Car repair for girls

Woman-Broken-Car-1969081There’s nothing more frustrating than being a girl and trying to fix your car.

This past month, my 2007 Jeep Commander had a bumper that needed to be fixed… and by fixed I mean, reattached to the rest of the car with anything that does not resemble Duct Tape.

In complete girl logic, I just assumed that if I put off fixing it, it would stay the same until I got around to it.

Wrong! What happens to you, when you’re a girl trying to keep things together with fingernail polish and bobby pins, is that men look at you and laugh.

If you don’t take the time to put in that rear wheel well (which actually fell off last year during a traumatic tire explosion on the way home from the beach with a car full of teenagers), what happens is that bumper/fender assembly pulls away from the rest of the car and decides to flap dangerously in the wind, like a really stiff champagne-colored shirt in a 40-mile an hour gale ready to come undone and blow onto someone else’s car at any second.

And when that happens, many men would rather do it for you instead of watching you do it on your own.

This, of course, is what happened to me when I was driving back from Greenville and was traveling in excess of 60 miles per hour. That bumper looked like it was going to break off like a piece of the Apollo 13 space craft.

Houston, we have a problem.

duct tape carWhen I looked into my rearview mirror and saw what was going on, I stopped at an auto parts store for help.

That’s where I met Mr. Johnson, whose initial solution was to take some Gorilla tape and attach the bumper to the rest of the car.

(Okay, not to be too picky, but let’s review here – champagne SUV, black gorilla tape, wildly swinging back bumper… can you say redneck?).

After several minutes of back and forth between a plastic parts aisle and my car, Mr. Johnson determined they didn’t have the part I needed and that I should go to Low Ray’s, an auto parts store down the street, to ask for the right rivets.

I asked him what part I should ask for. He just looked at me and said, “Don’t worry, honey, if you tell them where it needs to go, they’ll know what it is.”

So I went to Low Ray’s two days later and found, much to my surprise, that the auto parts of was filled with enough toy pedal cars and hobby horse airplanes to start a toy museum, which, you know, seemed odd to me as it was an auto parts place.

But that’s where Mr. Johnson said to go, right? As I walked in, I saw a fence behind all the toys and asked if they had the part I was looking for. I told them Mr. Johnson sent me.

car parts storeThe guy I was talking to abruptly disappeared into this auto parts cave for a few minutes. He never really looked at the car, never asked what I actually needed outside of my vague “I need the things that hold my rear bumper on to my car.”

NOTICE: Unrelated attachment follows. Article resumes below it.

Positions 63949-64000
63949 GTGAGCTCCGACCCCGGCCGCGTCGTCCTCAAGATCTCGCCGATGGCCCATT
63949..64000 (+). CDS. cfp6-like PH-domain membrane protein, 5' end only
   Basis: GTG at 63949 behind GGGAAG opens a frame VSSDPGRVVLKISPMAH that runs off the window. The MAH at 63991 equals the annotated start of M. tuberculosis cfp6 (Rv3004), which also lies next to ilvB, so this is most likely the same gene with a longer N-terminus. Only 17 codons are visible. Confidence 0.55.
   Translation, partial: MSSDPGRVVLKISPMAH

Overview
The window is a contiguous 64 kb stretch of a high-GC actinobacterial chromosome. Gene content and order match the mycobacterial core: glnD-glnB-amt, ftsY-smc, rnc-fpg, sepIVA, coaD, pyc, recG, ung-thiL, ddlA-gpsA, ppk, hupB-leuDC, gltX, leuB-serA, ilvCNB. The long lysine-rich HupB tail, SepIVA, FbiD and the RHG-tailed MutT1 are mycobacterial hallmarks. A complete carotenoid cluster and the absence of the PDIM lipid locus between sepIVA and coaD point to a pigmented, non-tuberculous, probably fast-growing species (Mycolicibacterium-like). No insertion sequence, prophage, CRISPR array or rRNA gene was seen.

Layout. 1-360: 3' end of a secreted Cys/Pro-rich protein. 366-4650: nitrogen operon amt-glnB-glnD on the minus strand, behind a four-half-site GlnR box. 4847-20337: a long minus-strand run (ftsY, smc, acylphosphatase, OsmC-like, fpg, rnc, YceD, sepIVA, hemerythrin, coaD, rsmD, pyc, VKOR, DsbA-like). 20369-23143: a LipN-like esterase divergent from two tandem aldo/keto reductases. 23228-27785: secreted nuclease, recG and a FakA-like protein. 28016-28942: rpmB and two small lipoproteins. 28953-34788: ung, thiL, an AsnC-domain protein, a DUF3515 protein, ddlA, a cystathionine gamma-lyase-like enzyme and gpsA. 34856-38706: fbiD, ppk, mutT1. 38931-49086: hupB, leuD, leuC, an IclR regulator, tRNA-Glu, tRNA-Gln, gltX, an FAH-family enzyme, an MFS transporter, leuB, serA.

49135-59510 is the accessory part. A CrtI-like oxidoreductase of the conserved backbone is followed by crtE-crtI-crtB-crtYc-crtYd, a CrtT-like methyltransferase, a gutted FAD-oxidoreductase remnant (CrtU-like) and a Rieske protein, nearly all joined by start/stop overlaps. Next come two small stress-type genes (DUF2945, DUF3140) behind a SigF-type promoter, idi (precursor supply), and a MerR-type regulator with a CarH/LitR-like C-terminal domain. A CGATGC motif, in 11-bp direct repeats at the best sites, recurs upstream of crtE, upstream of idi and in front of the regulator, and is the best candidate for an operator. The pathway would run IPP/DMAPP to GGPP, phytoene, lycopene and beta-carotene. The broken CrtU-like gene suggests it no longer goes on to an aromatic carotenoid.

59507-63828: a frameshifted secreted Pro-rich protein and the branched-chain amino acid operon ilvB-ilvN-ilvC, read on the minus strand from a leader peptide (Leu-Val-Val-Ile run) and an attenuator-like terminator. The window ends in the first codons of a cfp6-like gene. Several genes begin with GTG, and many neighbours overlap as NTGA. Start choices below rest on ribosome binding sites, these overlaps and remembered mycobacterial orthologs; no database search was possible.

Believe it or not, they didn’t have my part. He recommended the Internet.

So, I went home and got online. For more than an hour I searched for the parts I needed. I even chatted for help.

HC-chat-rep-620x344Auto parts website chatbot: Hello, my name is Brett. What can I help you with?

Me: (not answering because being on chat hold for 18 minutes tends to make me diddle around on Facebook)

Auto parts website chatbot: Hello? Is there anyone there? I haven’t heard from you in a while.

Me: Yes, I’m here. I was on hold for so long I went to another website.

Auto parts website chatbot: Great! We’re glad you’re back. My name is Brett. What can I help you with.

Me: Hi, Brett. I’m looking for a part for my 2007 Jeep Commander. I need the things that hold the bumper into the frame and the wheel well into the body of the car. Do you have a those?

Brett: Great. Let me check on that for you. Do you have the part number?

Me: No. I looked on your website, but I couldn’t find anything that looked anything like the little plastic doohickies I need.

Brett: That’s okay, I can look them up for you. While we’re waiting, Liz, would you like for me to sign you up for our email list?

Me: Well, honestly, Brett, since I was on chatbot death hold for 18 minutes, I’d really just like to get the part I was looking for.

Brett: I understand. To speed up the process, why don’t I just use the email address you entered when we started this chat, Liz?

Me: Brett, why don’t you just look up the part for me so I can order it and \ will no longer be driving around with duct tape holding my car together?

Brett: I can do that. Do you know what the part is called?

Me: If I knew what it was called, I probably wouldn’t have watched “All of our representatives are currently helping other customers. Someone will be with you shortly” repeat on my screen for nearly 20 minutes.

Brett: Okay, let’s see. We have the rear passenger-side bumper assembly package here for just $137.11. Can I place that order for you, Liz?

Me: Brett, I have the bumper. I just don’t have what I need to attach the bumper to the car. Don’t you just have those little thingamabobs that you stick up into the car to hold it on to the metal part?